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A 3D-Printed, CT-Generated Monkey Phantom with Tissue and Bone Equivalent Materials

K Woods1*, J Olson2 , J Cline2 , J Bourland2 , K Sheng1 , (1) UCLA School of Medicine, Los Angeles, CA, (2) Wake Forest School of Medicine, Winston-Salem, NC


(Wednesday, 7/17/2019) 4:30 PM - 6:00 PM

Room: 304ABC

Purpose: Anthropomorphic phantoms mimicking realistic tissue radiographical properties are important in therapy and imaging practices. Conventional anthropomorphic phantoms are limited in option and expensive. 3D printing is a viable technology for fabricating custom phantoms, but a process to print and assemble anatomically and radiographically realistic phantoms has not been demonstrated. In this study for non-human-primates, we developed and characterized a phantom from CT images using 3D-printed materials that closely mimic the x-ray attenuation properties of soft tissues and bone.

Methods: CT images were acquired for a 3kg male rhesus monkey and segmented by Hounsfield Units (HU) into bone, lung, and soft tissues, with further segmentation for printing and assembly. The phantom features inserts for TLD and film dosimetry and a honeycomb structure within the lungs for accurate density. The Formlabs Form2 printer was used, with Flexible Resin for soft tissue and lung and Ceramic Resin for bone. A treatment plan was created to deliver 8 Gy to a 10mm target in the phantom chest in one full arc, using real tissue, lung, and bone material properties for calculation.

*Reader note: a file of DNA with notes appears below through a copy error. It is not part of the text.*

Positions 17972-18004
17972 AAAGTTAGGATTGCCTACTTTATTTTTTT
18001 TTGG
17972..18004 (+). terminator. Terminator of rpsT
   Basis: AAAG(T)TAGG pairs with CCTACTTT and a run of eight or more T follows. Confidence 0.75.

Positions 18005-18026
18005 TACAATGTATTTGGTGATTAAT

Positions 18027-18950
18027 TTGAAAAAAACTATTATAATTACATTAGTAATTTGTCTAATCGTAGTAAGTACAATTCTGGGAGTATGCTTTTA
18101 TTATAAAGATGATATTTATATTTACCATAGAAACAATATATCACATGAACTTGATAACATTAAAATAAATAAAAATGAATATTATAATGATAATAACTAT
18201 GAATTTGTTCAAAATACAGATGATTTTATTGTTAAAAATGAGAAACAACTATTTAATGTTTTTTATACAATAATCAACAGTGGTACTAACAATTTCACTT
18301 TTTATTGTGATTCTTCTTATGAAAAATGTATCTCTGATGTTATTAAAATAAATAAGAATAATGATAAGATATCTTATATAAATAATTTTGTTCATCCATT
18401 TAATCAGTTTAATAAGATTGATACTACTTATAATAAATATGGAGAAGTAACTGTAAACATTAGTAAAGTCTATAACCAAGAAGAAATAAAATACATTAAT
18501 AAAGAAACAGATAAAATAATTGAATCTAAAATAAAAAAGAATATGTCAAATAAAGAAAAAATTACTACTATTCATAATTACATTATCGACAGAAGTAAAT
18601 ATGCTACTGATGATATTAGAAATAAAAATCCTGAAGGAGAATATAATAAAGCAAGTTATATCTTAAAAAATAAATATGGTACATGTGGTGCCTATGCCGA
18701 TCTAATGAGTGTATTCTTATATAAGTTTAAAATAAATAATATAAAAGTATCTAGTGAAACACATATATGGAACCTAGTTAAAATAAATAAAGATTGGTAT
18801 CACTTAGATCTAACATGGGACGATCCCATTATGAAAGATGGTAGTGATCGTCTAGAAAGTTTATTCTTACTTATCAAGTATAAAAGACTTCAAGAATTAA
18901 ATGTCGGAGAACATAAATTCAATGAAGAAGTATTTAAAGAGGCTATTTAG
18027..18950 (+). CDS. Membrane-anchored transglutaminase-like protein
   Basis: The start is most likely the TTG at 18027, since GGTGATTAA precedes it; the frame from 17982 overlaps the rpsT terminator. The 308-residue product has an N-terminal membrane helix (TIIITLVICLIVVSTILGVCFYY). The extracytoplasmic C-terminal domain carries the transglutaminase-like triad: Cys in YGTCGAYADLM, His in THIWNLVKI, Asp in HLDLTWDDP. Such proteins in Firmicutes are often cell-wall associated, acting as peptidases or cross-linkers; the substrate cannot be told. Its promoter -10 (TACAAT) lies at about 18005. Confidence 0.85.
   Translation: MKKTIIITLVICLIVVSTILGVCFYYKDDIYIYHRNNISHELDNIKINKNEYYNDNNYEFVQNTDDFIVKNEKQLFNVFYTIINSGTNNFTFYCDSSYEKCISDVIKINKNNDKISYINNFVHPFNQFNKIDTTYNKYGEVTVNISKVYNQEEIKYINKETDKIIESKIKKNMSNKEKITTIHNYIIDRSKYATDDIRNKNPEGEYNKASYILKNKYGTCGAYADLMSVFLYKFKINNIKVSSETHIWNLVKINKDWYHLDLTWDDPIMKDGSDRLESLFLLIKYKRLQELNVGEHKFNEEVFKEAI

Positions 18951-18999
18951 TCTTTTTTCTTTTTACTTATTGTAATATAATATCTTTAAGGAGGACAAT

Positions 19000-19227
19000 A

Results: The average CT measurement for soft tissue differed by 26.9 HU between the monkey CT and the phantom (35 HU and 8.1 HU, respectively) for ROIs in the abdomen. The average measurement differed by 19.7 HU for lung (-765.9 HU and -746.2 HU), and 4 HU for bone (902 HU and 906 HU). On the HU scale, this represents differences of 1.3%, 1.0%, and 0.2% for soft tissue, lung, and bone, respectively. Preliminary measurements show <1Gy difference between the delivered and calculated mean target dose.

Conclusion: A CT-specific 3D-printed monkey phantom was developed that closely mimics the CT values for tissue and bone, providing a useful preclinical research tool and establishing a straightforward method for creating more anatomically accurate custom phantoms.

Funding Support, Disclosures, and Conflict of Interest: This work was supported by the Centers for Medical Countermeasures against Radiation (NIH U19AI67798 and U19AI067769) and NIH R21EB025269.


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